From Allibay and Watery Branch to Pinhook and Allergy Creek, the history of Ellerbe and South Ellerbe creeks is long and colorful. During his 1701 trek through the wilderness of the Carolinas, John Lawson headed east from Occaneechi Town (near what is now Hillsborough). Lawson wrote of hiking 14 difficult miles, "a sad stoney way," to the next village, called Adshusheer.

The Ellerbe Creek Watershed Association visits Durham classrooms and holds outdoor lessons as part of its Explorers Club, which connects students in kindergarten through fifth grade to environmental education opportunities and fosters a love of the outdoors. The nonprofit’s big-picture mission is advocating for a healthy Ellerbe Creek, which runs through Durham and empties into Falls Lake, and protecting more than 340 acres of land along the creek and its tributary streams.

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Protected in the summer of 2016, The Rocks Nature Preserve is ECWA’s newest open to the public nature preserve. Located near Broad St. and Stadium Dr. this small, 1.8-acre piece of land protects one of the prettiest stretches of Ellerbe Creek. Named after its unique geology, The Rocks is special among ECWA nature preserves.

The Rocks features a nice, short loop trail that takes you around the property and gives great views of Ellerbe Creek. A second trail takes you down to the creek itself, allowing you to explore this rocky section of creek. The Rocks is accessible by foot and bike via the Stadium Drive Trail. A bike rack is located next to the preserve kiosk. A trail connects The Rocks to the Stadium Drive bicycle and walking trail via a public right-of-way access. The nearest parking to the preserve is located at Rock Quarry City Park. From there you may walk, run, or bike 0.6 miles along the Stadium Drive Trail. In 2018, the City of Durham will complete the West Ellerbe Creek Trail, which will extend from its existing location in Indian Trail Park and ECWA’s 17-Acre Wood Preserve to the Stadium Drive Trail nearby. This makes The Rocks a perfect stopping point for bikers or destination for walkers.

The Rocks montage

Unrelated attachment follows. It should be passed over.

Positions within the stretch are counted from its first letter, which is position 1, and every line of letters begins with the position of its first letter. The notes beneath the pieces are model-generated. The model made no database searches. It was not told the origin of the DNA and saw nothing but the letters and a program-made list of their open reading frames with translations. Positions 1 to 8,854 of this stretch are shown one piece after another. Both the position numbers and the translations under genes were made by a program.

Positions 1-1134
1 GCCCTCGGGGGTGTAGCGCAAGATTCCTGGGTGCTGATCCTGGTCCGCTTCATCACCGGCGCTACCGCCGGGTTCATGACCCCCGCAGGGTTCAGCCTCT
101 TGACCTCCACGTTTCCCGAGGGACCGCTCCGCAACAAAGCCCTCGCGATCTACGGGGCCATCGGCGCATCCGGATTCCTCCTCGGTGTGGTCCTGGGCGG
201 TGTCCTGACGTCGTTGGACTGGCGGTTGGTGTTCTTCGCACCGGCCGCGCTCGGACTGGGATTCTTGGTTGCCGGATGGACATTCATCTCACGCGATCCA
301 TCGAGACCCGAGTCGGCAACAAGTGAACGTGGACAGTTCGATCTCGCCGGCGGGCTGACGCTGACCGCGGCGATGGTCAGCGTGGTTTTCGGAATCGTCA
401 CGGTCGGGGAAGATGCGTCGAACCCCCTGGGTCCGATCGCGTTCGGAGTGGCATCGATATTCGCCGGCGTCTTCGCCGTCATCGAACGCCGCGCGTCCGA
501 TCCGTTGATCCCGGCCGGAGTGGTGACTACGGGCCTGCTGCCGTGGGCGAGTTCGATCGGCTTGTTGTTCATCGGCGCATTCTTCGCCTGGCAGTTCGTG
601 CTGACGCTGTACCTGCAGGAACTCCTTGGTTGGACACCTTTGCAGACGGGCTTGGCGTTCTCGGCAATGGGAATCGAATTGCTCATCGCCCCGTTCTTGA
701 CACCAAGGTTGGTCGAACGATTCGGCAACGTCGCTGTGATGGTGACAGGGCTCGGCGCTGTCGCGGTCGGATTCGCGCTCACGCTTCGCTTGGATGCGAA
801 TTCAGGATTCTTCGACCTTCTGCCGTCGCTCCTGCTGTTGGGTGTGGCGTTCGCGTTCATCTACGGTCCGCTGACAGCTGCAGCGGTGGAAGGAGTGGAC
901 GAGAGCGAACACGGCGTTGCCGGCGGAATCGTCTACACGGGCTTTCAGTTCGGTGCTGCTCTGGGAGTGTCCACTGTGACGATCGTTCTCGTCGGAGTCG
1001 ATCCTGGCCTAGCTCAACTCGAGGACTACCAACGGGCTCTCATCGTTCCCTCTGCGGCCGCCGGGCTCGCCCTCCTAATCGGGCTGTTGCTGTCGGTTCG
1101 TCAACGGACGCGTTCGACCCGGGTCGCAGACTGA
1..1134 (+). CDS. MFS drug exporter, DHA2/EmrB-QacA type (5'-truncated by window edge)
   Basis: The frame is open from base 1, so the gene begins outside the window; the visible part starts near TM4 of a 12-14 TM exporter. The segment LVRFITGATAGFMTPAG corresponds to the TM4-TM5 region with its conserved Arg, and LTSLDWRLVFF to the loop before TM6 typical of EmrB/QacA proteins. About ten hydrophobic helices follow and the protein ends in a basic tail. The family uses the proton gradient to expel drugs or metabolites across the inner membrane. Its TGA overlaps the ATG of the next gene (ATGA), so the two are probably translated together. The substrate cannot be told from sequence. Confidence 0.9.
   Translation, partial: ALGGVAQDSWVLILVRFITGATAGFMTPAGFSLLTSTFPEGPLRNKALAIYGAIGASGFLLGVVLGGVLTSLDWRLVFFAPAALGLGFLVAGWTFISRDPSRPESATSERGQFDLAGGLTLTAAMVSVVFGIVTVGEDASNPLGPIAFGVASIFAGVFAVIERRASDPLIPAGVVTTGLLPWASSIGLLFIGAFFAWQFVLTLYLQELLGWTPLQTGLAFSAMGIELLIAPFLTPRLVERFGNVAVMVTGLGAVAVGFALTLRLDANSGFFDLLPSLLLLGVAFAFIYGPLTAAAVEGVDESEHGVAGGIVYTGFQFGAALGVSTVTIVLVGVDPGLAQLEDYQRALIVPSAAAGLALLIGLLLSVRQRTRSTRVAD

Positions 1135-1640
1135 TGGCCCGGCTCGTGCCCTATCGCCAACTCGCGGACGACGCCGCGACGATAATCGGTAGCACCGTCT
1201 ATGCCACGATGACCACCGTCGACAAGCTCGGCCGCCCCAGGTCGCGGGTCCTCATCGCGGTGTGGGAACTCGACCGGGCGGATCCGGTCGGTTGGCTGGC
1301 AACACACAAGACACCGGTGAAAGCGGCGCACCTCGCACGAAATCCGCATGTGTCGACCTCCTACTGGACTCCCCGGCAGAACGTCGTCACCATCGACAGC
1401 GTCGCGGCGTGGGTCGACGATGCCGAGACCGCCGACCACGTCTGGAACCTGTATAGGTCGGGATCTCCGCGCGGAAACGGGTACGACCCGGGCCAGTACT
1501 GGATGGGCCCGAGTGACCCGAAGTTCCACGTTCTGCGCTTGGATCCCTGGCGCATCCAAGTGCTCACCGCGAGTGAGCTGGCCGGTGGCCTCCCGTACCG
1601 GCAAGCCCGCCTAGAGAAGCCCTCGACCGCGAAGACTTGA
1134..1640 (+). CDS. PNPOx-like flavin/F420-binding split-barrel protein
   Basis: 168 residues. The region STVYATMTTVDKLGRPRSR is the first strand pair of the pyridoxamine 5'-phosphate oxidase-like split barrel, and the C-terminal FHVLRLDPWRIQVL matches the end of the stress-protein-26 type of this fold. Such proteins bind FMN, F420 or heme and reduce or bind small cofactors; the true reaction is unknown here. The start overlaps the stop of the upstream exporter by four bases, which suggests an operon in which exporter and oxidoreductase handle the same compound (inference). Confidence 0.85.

The Rocks is named after the ancient magma intrusions that lie underneath it, often called “Diabase.” Diabase magma intrusions are areas where magma rose to the surface and cooled to form rock. Most of the land surrounding Ellerbe Creek is sedimentary siltstone or sandstone formed by layers of sediment deposited more than 200 million years ago. Natural erosion by the stream and weather erodes away the softer sediments, exposing the harder diabase. The Rocks is one of a handful places where you can visit Diabase, and the only ECWA preserve with Diabase.

In 2013, the Birminghams, the family that developed many of the area neighborhoods, sold the property to ECWA Board of Directors President Steve Cohn, who generously bought the property to hold onto until ECWA acquired the necessary funds to purchase. Funding to acquire The Rocks was provided by the Upper Neuse Clean Water Initiative, the Clean Water Management Fund, and the Durham Open Space and Trails Matching Grants Program.

ECWA is working to restore the native habitat of The Rocks by eradicating the invasive exotic plants that are currently trying to take hold. However, this little preserve also hosts a surprising amount of native plant diversity. You will find many loblolly pine, river birch, southern red oak, paw paw, and many more species of trees. If you look down while you walk along the trails you will discover some beautiful herbaceous plants as well; cranefly orchids can be seen scattered throughout the preserve as well as the brilliant red flowers of the trumpet honeysuckle. Under the leaf litter in the late spring you will also find the strange red and brown jug-shaped flowers of the heartleaf plant. A section of open land near the kiosk will be the site of a prairie restoration project. Many different species of native grasses and prairie wildflowers have already been planted there to help attract bees, birds, and other local wildlife.

The Rocks sign
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Google Map of The Rocks Nature Preserve